About one in five children around the world is married, according to a new report from the United Nations Population Fund — and is not just an issue in other countries. , more than 200,000 minors were married between 2000 and 2015; most were girls and more than 80% were married to an adult, according to data analyzed by Frontline.
"It's extremely prevalent here in the United States," said Donna Pollard, the founder of Survivors' Corner, which advocates for survivors of domestic violence, sexual assault, abuse and exploitation. Pollard, who is from Kentucky, was married to a man nearly twice her age when she was 16 years old.
"My perpetrator was in a position of authority over me," Pollard told CBSN. She said she grew up in an abusive household, and after her father died, when she was 14 years old, she was admitted to a behavioral health facility.
"Unfortunately, instead of receiving the help that I should have received at that facility, I was preyed upon by a mental health technician that worked there," she said. "He was 29, and again, I was 14."
When she was released, her mother, who she said had some mental health issues and also had been a child bride, consented to her marriage with the man when she was 16.
"This is after having two years of him grooming me and making me think that this was a true relationship," she said. "He ended up exploiting me and abusing me and I did not have any means to escape."
Because she was not an adult, she could not seek help at a domestic violence shelter or consent to her own medical treatment. The abuse reached a point where neighbors called the police, but "when the police showed up and child protective services, there was nothing that they could do because I was married to him," she said.
"I can't even file criminal charges against him in at least one of the states that's involved in my case because of the fact I was married to him," Pollard said. "The cycle perpetuates across generations and it causes survivors to carry with them such shame and such trauma."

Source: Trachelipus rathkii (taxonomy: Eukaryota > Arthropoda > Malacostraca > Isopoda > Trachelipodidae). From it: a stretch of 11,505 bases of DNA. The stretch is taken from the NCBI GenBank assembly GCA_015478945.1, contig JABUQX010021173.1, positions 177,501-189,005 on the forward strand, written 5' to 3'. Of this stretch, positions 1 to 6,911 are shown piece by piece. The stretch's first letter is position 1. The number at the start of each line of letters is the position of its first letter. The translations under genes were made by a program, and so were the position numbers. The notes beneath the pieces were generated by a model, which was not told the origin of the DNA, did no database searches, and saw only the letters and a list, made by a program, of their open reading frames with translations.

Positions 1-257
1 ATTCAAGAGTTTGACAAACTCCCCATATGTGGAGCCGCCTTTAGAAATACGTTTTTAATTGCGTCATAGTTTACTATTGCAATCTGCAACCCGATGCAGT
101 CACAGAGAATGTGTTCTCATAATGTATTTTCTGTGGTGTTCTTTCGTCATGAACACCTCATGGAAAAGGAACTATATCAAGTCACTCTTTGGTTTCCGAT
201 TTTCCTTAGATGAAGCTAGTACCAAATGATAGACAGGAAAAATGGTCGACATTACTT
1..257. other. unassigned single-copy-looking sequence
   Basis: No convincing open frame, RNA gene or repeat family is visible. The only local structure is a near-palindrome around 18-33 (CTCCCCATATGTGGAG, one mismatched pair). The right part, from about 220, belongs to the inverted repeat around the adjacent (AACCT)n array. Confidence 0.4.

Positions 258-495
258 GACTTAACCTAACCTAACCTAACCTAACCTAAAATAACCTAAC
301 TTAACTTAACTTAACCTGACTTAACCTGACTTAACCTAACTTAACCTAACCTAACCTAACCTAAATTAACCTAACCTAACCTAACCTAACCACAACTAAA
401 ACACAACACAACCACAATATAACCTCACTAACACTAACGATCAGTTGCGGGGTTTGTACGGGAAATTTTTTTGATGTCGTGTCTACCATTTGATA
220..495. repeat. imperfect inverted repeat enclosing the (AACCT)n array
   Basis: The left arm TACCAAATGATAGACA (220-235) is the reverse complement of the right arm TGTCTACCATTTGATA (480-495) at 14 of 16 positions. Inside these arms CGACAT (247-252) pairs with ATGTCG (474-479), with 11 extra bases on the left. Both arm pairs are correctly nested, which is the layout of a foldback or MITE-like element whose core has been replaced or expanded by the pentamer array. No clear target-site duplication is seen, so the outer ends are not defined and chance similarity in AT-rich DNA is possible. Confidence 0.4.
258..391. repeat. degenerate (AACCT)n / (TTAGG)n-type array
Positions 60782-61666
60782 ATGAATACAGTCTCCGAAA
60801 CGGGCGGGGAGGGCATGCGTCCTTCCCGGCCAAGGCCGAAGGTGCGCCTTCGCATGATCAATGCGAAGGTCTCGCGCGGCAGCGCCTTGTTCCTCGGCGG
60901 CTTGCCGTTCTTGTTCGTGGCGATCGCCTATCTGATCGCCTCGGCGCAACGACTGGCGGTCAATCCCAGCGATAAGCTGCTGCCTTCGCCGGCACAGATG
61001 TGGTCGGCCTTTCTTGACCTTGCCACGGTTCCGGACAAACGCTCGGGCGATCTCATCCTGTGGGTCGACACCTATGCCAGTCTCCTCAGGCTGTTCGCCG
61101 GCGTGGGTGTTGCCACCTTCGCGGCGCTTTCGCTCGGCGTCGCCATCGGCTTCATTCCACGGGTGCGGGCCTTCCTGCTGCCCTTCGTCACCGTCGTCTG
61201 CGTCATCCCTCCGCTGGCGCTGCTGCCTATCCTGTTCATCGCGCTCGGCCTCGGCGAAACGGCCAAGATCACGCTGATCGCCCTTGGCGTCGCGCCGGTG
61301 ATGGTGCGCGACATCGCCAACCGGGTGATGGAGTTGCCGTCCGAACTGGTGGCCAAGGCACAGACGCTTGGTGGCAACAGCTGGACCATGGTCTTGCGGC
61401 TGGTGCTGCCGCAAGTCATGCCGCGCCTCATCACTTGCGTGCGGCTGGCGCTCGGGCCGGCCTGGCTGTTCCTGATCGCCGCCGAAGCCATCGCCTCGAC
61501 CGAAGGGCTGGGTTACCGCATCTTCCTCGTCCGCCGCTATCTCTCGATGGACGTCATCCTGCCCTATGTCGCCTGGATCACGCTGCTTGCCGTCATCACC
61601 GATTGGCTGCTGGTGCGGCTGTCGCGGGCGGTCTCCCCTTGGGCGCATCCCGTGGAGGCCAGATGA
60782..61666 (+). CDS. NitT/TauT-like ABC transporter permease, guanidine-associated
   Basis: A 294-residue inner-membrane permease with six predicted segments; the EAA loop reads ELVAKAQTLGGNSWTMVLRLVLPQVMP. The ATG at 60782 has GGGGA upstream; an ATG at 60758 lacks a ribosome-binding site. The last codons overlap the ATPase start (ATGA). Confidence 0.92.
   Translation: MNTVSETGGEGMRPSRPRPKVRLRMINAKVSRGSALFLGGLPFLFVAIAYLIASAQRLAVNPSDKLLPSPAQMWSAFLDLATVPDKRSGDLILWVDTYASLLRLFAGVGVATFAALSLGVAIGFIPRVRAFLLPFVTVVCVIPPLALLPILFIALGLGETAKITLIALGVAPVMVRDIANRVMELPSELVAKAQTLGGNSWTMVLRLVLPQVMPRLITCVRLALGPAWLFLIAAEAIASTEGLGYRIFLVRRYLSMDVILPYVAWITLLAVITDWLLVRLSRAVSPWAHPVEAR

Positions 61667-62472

Pollard researched her family's history and found that on her mother's side, there was an underage marriage in each of the past five generations, as far back as she could trace.
"There's no typical profile," she said. "It could very well be correlated to poverty, it could also be correlated to parents that are trafficking their children to get money for drugs. And then in some cases, parents really have good intentions and they don't realize that they are also being groomed by pedophiles that have horrible intentions for their child."
There are only four states — Minnesota,, Delaware and New Jersey — that completely ban underage marriages. Most states have a minimum age of 18 but allow loopholes like parental consent that can leave girls vulnerable. In Kentucky, Pollard helped pass legislation "as protective as we felt we could make it given the current political landscape."
"That is setting the floor at either 16 or 17, doing away with the parental consent portion and actually establishing clear and meaningful criteria that a judge would have to access prior to authorizing the marriage to occur," she said.
Prior to the change, marriage bureau clerks had no authority to intervene even if they observed that the child did not want to get married, Pollard said. And in a case where a pregnancy was involved, there was no minimum age for marriage.
"In Kentucky, we found a 13-year-old girl married off to a 33-year-old man, a 15-year-old girl married off to a 52-year-old man — I could go on and on to give you these horrific examples of these children who were married off to their rapist," she said. "It's horrific and it has to stop now."
To learn more about child marriages, you can watch the CBSN Originals documentaries "" and " ."
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